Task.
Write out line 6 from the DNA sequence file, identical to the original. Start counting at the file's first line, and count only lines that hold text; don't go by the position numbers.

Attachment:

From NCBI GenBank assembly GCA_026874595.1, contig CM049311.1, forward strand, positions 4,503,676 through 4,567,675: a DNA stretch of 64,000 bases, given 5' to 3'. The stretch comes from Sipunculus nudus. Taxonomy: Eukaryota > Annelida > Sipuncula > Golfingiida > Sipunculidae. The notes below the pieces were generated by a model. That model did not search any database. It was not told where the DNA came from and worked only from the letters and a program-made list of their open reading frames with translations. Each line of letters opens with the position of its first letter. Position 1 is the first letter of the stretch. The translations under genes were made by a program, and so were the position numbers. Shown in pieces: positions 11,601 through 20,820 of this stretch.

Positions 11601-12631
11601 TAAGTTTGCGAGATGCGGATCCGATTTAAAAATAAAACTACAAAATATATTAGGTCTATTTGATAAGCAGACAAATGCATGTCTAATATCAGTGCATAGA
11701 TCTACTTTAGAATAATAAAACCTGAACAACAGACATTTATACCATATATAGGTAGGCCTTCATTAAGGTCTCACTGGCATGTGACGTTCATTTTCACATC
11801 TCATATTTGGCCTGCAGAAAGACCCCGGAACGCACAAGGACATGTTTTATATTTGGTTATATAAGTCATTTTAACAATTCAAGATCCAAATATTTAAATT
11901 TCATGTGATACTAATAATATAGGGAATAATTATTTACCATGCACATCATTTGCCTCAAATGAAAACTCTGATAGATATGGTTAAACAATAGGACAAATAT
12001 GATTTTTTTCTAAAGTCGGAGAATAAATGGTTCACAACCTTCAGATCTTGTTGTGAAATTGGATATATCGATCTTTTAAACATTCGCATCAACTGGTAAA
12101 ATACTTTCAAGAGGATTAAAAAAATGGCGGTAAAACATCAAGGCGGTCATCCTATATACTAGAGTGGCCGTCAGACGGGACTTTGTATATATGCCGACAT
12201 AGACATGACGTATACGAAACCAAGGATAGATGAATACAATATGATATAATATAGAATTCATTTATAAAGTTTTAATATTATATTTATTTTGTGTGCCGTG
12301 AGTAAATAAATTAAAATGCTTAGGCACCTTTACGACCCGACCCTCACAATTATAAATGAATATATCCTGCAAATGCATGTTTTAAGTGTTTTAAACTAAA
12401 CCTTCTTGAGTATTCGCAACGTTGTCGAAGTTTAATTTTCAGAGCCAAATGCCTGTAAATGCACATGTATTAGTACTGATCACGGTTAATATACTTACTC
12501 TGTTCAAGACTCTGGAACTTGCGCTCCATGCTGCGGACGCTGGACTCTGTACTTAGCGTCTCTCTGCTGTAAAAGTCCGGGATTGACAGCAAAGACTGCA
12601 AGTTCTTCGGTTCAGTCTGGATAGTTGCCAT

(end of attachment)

11901 TCATGTGATACTAATAATATAGGGAATAATTATTTACCATGCACATCATTTGCCTCAAATGAAAACTCTGATAGATATGGTTAAACAATAGGACAAATAT